PORTSMOUTH — Many veterans who have been killed or died during wartime have since been honored by having streets, buildings, and schools named after them, said the keynote speaker at …
PORTSMOUTH — Many veterans who have been killed or died during wartime have since been honored by having streets, buildings, and schools named after them, said the keynote speaker at Monday morning’s Memorial Day ceremony outside Town Hall.
“But, nothing can ever replace the hole left behind by a fallen service member. Honoring them once a year is not enough,” SFC William “Bill” McCollum, U.S. Army (Ret.) told a small gathering of people who came out to Legion Park. “That empty seat you see at the dinner table, at special holidays, weddings and so much more, is a reminder that they are gone — gone but not forgotten.”
McCollum, commander of American Legion Post 18, reminded everyone that Memorial Day is specifically for deceased “who made the ultimate sacrifice.”
“Memorial Day, originally called Decoration Day, arose from the ashes of the Civil War, where 620,000 Americans lost their lives or were wounded,” he said. “These men and women we honor today came from all walks of life and shared several fundamental qualities: courage, pride, determination and dedication to our flag.
“They were ordinary people who responded in extraordinary ways in extreme times. They rose to the call because they wanted to protect a nation which had given them so much. Many of these brave men and women were volunteers, while others were drafted, yet they too made the call.”
Last week, he said, members of VFW Post 5390 and American Legion Post 18 flagged many local graves of veterans in Portsmouth. Memorial Day came to be in similar fashion, when grieving families of both Northern and Southern states started decorating the graves of their lost soldiers with flowers and wreaths, leading to the first formal Memorial Day observance in Waterloo, N.Y., on May 5, 1866, he said. Memorial Day was officially recognized as a federal holiday in 1877.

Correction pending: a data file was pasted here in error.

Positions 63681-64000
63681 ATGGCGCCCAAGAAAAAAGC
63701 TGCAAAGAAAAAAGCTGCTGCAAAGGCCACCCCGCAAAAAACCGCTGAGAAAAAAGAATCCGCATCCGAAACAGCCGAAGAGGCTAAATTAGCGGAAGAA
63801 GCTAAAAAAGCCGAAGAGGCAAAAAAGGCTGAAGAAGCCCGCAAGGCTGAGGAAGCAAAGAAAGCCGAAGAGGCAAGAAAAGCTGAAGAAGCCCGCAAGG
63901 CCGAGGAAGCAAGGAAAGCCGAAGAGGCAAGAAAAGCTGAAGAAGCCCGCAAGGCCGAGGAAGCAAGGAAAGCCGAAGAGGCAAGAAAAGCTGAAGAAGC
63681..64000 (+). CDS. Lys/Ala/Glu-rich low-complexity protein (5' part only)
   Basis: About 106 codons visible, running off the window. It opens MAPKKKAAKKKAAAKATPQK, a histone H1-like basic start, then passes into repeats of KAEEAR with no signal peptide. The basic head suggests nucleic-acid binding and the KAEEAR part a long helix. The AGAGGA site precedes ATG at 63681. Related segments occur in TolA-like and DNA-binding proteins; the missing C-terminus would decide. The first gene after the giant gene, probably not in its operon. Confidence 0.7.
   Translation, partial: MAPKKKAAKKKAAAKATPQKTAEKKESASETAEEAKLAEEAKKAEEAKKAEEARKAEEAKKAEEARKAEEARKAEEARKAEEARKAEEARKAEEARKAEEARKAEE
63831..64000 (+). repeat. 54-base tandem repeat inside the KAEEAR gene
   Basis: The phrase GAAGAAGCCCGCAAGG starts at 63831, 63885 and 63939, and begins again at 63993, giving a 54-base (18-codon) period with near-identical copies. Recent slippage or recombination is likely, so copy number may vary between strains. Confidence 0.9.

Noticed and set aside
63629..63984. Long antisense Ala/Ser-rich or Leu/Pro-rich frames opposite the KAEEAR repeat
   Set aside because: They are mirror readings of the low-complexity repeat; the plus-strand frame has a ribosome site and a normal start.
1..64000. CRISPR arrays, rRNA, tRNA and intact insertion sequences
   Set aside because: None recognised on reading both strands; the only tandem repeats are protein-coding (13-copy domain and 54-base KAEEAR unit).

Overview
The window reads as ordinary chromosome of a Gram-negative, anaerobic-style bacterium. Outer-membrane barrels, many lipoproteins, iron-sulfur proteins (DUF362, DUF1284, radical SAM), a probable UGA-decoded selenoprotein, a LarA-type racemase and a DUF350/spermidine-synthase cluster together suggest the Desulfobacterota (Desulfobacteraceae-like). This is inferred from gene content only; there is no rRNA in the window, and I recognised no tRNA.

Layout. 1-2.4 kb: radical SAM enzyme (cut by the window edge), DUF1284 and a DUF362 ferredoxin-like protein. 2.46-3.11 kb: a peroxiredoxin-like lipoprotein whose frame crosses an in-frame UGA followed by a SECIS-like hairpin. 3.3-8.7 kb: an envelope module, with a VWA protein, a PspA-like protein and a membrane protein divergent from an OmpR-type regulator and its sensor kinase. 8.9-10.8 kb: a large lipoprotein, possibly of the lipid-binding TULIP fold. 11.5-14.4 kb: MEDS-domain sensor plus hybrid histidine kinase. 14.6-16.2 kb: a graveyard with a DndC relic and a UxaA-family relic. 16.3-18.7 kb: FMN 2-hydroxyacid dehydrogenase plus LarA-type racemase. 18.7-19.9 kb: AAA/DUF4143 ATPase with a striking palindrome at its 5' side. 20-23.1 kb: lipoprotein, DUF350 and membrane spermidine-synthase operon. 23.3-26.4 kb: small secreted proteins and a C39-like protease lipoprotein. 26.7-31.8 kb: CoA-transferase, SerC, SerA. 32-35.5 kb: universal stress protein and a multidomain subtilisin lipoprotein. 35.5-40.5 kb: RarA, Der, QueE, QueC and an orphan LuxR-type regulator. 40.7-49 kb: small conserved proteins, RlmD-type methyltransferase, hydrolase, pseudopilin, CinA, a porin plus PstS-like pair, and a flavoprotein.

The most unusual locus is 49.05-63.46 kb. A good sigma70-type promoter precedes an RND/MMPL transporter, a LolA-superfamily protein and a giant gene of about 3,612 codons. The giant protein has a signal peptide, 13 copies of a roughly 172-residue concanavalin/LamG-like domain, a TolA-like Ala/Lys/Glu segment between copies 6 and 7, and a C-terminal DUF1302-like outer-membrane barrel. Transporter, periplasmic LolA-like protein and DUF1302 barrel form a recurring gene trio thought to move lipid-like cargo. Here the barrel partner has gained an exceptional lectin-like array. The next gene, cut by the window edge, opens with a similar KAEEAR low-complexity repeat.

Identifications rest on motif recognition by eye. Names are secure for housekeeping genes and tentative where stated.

“This Memorial Day, we come before our creator to remember those who bravely served our great country, and as a result of their service, they were called home and lost their lives so we could be free,” said Post 18 member Francis “Cisco” Gutierrez, who served as master of ceremonies.
“As long as we remember the lost veterans that we have, they will never truly die. They will always be in our hearts, in our minds, in our deeds, and make us do things that would make them proud of us,” he said.
The ceremony also honored American prisoners of war who have not yet made it back safely to their homes.
Near the end of the ceremony, Project Blue Star Coordinator Carolyn Evans-Carberry and Linda Zagaglia-Gutierrez placed a memorial wreath next to the Honor Roll in front of Town Hall. The yellow flowers planted at the Honor Roll represent Gold Star families with loved ones who died or were killed during wartime, Evans-Carberry said, while the purple flowers represent the town’s Purple Heart recipients.
Gutierrez thanked VFW Post 5390, American Legion Post 18, the Portsmouth Garden Club, Evans-Carberry for picking up the wreath, and the Portsmouth Police Department for providing a detail officer for traffic safety around the park.
“Please enjoy this day,” he said. “Cherish it, remember it, and live it to the most. Do what you want to do because you’re free to do it. That price has been paid.”